NYTimes article: “Dailing for Answers Where Web Can’t Reach”
A question that often pops up in Knowledge Sharing circles is “how can we share knowledge effectively in low bandwidth regions?“
The above New York Times article highlights an example of how this can be possible. Exploiting the growing mobile phone use in Africa, (and the article quotes that “nearly 300 million Africans now have cellphones“) an initiative called “Question Box“ was formed.
Questions from rural areas are asked by phone, to operators in a central office who then conduct the online and database searches. There is a video clip showing the service in action on the Question Box blog. Whilst this example is a light hearted one, the the New York Times article also talks of plans to tailor the service to farmers for agricultural information.
Great article on the FT management blog looking at innovation from a management perspective. How can organisations utilise “social network analysis” for the purpose of ensuring effective collaborative networks? Effective networkers, the article says, are “efficient value creators”.
I particularly like the technology system described whereby:
“[meeting attendees have] electronic badges containing data about what each attendee did – so that when colleagues with overlapping knowledge and expertise stood close to each other, lights on their badges would flash.”
Genius! This could have undoubtedly have useful applications even within an organisation’s HQ…
This subject is related to intellectual property management for a number of reasons. It’s not only the traditional connections between innovation and IP, but also that these networks and sharing platforms require IP attention in terms of agreements, rights and authorship. Finally, in the ongoing challenge for intellectual property professionals to raise awareness of IP issues within an organisation, you need to be an effective collaborator yourself!
Great move by TED to initiate a translation project on its site. TED’s wealth of video resources are now slowly becoming available in a variety of languages. Their site says:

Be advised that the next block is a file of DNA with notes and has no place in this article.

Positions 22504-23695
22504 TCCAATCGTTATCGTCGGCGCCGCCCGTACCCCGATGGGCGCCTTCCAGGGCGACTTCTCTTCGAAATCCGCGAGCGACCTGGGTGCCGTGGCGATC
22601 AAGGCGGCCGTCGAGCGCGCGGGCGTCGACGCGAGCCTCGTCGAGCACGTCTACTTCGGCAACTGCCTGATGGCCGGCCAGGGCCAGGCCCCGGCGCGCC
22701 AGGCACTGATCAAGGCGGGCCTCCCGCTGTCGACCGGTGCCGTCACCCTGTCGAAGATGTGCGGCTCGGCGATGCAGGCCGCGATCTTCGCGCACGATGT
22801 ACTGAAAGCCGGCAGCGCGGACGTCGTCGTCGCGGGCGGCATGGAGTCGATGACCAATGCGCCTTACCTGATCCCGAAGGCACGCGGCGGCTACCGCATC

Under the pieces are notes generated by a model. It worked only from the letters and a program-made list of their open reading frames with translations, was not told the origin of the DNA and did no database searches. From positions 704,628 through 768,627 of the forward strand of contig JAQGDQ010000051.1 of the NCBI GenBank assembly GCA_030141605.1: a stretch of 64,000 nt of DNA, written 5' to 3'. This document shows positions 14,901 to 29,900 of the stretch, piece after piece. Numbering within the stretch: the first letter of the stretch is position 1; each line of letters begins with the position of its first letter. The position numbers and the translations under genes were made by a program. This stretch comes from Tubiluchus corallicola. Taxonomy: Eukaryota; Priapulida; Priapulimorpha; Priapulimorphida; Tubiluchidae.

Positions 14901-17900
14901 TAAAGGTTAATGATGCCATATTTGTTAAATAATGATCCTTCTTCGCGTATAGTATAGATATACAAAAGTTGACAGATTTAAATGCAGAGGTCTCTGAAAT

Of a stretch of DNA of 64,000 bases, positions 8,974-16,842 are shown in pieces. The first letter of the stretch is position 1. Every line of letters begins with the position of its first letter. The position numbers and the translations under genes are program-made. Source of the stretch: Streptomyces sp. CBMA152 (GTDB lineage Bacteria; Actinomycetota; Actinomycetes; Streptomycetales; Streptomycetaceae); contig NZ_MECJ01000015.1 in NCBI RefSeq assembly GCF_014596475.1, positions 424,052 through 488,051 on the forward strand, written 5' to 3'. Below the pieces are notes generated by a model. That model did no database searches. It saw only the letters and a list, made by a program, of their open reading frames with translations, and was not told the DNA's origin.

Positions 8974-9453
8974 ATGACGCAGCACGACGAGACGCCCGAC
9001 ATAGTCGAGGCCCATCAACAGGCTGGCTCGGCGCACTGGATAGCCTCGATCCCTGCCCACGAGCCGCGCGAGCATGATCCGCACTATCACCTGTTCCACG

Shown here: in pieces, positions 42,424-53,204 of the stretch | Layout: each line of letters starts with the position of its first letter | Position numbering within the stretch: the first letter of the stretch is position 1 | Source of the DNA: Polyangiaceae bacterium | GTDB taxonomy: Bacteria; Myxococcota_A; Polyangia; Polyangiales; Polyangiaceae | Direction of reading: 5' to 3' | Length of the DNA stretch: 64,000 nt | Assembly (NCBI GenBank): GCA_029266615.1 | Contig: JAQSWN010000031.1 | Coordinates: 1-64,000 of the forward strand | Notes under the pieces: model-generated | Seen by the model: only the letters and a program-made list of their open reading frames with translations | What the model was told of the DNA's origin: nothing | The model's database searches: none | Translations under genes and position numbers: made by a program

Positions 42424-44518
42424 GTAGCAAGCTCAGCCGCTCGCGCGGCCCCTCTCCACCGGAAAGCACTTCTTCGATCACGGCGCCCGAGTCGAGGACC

“the TED Open Translation Project brings TEDTalks beyond the English-speaking world by offering subtitles, interactive transcripts and the ability for any talk to be translated by volunteers worldwide”
The project in itself is an interesting one, translators are working to bring these resources to a wider audience for the sole reward of attribution. Oh, the power of attribution for effective knowledge sharing is not to be underestimated!
John Howkins’ book “The Creative Economy: How People Make Money from Ideas” (2002) made an impact by taking a holistic approach to what we often refer to as the information or knowledge economy.
His new book goes a step further in addressing the nature of creativity and its relationship to innovation within a larger context.
Howkins talks about how:
The way economics and business has approached (economic choices) for the past fifty years has been to focus on one-off innovation implemented in mass production with ever lower costs and prices. Business has seen creativity and innovation as specialist functions. I call this the repetitive economy. We are now seeing a shift to the creative economy where, although basic goods and services have not diminished in absolute terms, the bulk of growth comes from their added symbolic value.
Howkins is no ivory tower academic and brings a wealth of deep and broad real world experience to bear on his explorations. In 2006 he was listed as one of the Fifty Most Important People in Intellectual Property by ‘Managing Intellectual Property’ magazine and in 2007 he was nominated #1 Creative Star in China by ‘Beijing Business News’.
You can download the first chapter of Creative Ecologies for free at:
I’m going to buy the book, and I think that it is a probably a “must read” for anyone who is interested in a fresh and stimulating exploration of the subject.
Post written by Peter Bloch, consultant to CAS-IP